Senate Approves Two Bills that Will Help Move Missouri Forward
The Measures Better Prepare Missouri’s Future Workforce and Help Certain Offenders Become Productive Citizens
JEFFERSON CITY – The Missouri Senate approved two measures this week, which intend to improve the lives of Missourians and allow people in the Show-Me State the opportunity to be productive citizens. The bills were a result of the extraordinary session convened by the governor to focus on the passage of legislation promoting computer science education and the awareness of career opportunities through STEM education, as well as legislation expanding Missouri’s treatment courts.
Senate President Pro Tem Ron Richard, R-Joplin, said as Senate Leader these were two issues that he believed were vital to moving our state forward.
“Job creation and economic development have always been my top priorities,” said Richard. “I believe the governor shares the same vision, and the two bills we passed this week will help move Missouri forward with new solutions for workforce development and innovation.”
On Friday, the Missouri Senate passed House Bill 3, which establishes a statewide STEM career awareness program and creates new provisions of law related to computer science. The measure allows the Department of Elementary and Secondary Education (DESE) to create the “STEM Career Awareness Program” to increase STEM career awareness among students in grades six through eight, while also creating a dedicated fund known as the “STEM Career Awareness Program Fund.”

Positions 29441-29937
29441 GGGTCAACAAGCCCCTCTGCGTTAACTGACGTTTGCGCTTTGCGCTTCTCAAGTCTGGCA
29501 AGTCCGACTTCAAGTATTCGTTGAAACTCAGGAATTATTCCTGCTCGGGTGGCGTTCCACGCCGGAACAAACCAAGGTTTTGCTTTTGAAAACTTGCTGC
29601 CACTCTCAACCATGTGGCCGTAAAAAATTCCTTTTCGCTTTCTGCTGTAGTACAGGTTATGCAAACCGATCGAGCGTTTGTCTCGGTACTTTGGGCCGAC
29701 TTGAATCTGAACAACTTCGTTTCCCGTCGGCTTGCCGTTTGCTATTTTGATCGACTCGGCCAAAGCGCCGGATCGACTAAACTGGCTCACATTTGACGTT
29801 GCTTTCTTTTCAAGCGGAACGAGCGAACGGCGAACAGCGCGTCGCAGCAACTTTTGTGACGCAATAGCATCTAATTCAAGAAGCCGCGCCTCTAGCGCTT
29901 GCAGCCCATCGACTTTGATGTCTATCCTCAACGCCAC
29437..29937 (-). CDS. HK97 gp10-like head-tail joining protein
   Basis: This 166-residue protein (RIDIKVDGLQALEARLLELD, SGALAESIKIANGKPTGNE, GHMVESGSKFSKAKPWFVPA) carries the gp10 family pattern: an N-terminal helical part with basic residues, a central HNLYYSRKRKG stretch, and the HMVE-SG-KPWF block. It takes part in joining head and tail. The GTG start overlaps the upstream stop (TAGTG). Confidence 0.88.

“Today, many computer science jobs go unfilled because not enough students have been trained for the jobs,” said bill handler Sen. Doug Libla, R-Poplar Bluff. “By improving computer science education in the state, we can better prepare students for the workforce and for the many companies that desire and depend on these skills.”
The Missouri Senate also approved House Bill 2, which expands and reforms the state’s drug treatment courts. The measure allows a circuit court to establish a “Treatment Court Division,” which may include cases assigned to an adult treatment court, driving while intoxicated (DWI) court, family treatment court, juvenile treatment court or veterans’ treatment court. These courts will serve as an alternative for the judicial system for certain cases.
Bill handler Sen. Bob Dixon, R-Springfield, said drug treatment courts will allow offenders to stay in their communities and lower the recidivism rates of offenders when compared with either incarceration or probation.
“Nearly 25 percent of offenders in our prisons are there for convictions relating to drug and alcohol abuse,” said Dixon. “Drug treatment courts have proven to be effective in reducing recidivism rates and changing lives, and our goal is to keep people out of prison and encourage offenders to become productive citizens.”
Assistant Majority Floor Leader Bob Onder, R-Lake St. Louis, said while the extraordinary session was short, it was very productive.
“The governor is working hard to improve relationships across the state and that was evident in the work this week,” said Onder. “I want to thank my colleagues in both the Senate and House for their hard work and dedication. The two bills passed are critical to moving Missouri forward, and I’m happy we were able to advance these priorities.”
The First Extraordinary Session of the Second Regular Session of the 99th General Assembly convened on Monday, Sept. 10, 2018 and adjourned on Friday, Sept. 14, 2018. The General Assembly is not expected to meet again until Jan. 9, 2019.